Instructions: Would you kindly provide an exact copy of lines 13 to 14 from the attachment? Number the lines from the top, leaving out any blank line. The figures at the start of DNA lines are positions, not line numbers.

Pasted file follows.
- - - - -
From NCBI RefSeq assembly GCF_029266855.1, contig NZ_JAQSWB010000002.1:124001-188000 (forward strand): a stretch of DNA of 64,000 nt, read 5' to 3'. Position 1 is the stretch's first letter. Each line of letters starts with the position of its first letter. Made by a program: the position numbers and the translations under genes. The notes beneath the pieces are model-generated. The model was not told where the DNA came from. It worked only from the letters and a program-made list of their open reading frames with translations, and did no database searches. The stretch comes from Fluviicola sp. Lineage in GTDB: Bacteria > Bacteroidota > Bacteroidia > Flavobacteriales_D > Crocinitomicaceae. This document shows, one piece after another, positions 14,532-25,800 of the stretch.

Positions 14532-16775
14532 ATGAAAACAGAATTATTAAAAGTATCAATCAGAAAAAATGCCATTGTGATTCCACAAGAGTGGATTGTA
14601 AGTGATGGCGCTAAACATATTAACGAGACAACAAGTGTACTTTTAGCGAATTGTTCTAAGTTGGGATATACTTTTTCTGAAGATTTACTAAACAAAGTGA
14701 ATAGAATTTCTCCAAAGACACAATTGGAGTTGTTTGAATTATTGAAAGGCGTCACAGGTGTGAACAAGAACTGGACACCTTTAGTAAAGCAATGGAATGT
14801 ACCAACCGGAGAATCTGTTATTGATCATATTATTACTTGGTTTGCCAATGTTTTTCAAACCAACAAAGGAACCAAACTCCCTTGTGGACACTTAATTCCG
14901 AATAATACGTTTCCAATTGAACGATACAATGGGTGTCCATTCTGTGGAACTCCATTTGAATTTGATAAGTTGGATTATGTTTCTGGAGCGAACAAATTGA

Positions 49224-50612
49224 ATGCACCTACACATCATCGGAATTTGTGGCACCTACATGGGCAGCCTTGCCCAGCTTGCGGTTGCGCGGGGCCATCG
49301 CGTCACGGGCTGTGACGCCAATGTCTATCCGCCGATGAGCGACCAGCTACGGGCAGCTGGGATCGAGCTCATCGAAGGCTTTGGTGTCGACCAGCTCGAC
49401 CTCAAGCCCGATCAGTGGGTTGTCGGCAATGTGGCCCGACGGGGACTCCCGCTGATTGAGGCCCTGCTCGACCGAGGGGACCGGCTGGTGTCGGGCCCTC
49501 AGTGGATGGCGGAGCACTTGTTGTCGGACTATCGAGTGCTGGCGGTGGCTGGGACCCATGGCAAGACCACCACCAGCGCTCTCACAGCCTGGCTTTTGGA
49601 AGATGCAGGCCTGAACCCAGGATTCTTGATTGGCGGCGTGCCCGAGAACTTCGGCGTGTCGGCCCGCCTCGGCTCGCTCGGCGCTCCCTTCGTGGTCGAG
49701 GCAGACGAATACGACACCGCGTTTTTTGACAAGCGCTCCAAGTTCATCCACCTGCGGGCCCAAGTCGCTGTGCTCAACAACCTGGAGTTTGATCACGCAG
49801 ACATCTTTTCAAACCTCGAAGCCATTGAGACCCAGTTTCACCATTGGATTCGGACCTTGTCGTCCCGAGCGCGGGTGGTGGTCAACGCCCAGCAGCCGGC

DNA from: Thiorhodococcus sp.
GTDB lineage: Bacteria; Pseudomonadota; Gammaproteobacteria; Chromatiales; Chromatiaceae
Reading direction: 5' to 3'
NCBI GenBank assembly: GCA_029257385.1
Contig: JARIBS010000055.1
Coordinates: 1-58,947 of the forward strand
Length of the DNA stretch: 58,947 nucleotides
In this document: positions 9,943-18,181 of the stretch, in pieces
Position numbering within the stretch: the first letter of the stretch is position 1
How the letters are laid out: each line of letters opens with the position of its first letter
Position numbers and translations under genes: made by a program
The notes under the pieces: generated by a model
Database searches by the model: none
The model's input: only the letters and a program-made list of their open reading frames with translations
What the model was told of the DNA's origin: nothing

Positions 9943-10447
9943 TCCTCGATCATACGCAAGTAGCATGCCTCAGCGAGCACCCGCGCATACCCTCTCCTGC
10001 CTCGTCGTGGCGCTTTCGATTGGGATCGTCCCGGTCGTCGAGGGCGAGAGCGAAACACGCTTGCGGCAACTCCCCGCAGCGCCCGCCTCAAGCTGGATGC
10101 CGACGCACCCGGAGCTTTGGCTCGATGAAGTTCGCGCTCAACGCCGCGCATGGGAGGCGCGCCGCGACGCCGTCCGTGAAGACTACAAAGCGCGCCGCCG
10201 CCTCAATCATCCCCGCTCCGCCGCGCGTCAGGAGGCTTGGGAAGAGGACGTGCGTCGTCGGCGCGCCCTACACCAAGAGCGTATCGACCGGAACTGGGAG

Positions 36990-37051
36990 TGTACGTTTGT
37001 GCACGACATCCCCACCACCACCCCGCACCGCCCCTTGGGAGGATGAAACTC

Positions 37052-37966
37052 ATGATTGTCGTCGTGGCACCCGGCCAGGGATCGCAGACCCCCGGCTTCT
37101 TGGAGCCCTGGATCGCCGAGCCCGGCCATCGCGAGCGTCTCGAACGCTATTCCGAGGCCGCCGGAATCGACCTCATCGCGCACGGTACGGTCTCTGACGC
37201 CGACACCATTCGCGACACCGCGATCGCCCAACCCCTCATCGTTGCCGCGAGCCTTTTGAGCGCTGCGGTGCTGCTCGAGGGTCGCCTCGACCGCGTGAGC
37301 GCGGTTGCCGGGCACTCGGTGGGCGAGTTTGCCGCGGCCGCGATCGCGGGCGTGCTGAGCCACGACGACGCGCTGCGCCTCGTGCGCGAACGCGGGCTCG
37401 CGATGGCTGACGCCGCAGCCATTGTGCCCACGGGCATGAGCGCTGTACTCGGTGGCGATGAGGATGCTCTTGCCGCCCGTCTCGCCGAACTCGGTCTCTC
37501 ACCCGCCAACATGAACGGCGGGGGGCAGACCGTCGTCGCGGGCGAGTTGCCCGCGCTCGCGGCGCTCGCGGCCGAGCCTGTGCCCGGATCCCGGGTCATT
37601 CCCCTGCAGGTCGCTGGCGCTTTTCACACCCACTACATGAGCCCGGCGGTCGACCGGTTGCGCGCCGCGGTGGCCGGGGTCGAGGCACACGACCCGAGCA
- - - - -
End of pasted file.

49601 AGATGCAGGCCTGAACCCAGGATTCTTGATTGGCGGCGTGCCCGAGAACTTCGGCGTGTCGGCCCGCCTCGGCTCGCTCGGCGCTCCCTTCGTGGTCGAG
49701 GCAGACGAATACGACACCGCGTTTTTTGACAAGCGCTCCAAGTTCATCCACCTGCGGGCCCAAGTCGCTGTGCTCAACAACCTGGAGTTTGATCACGCAG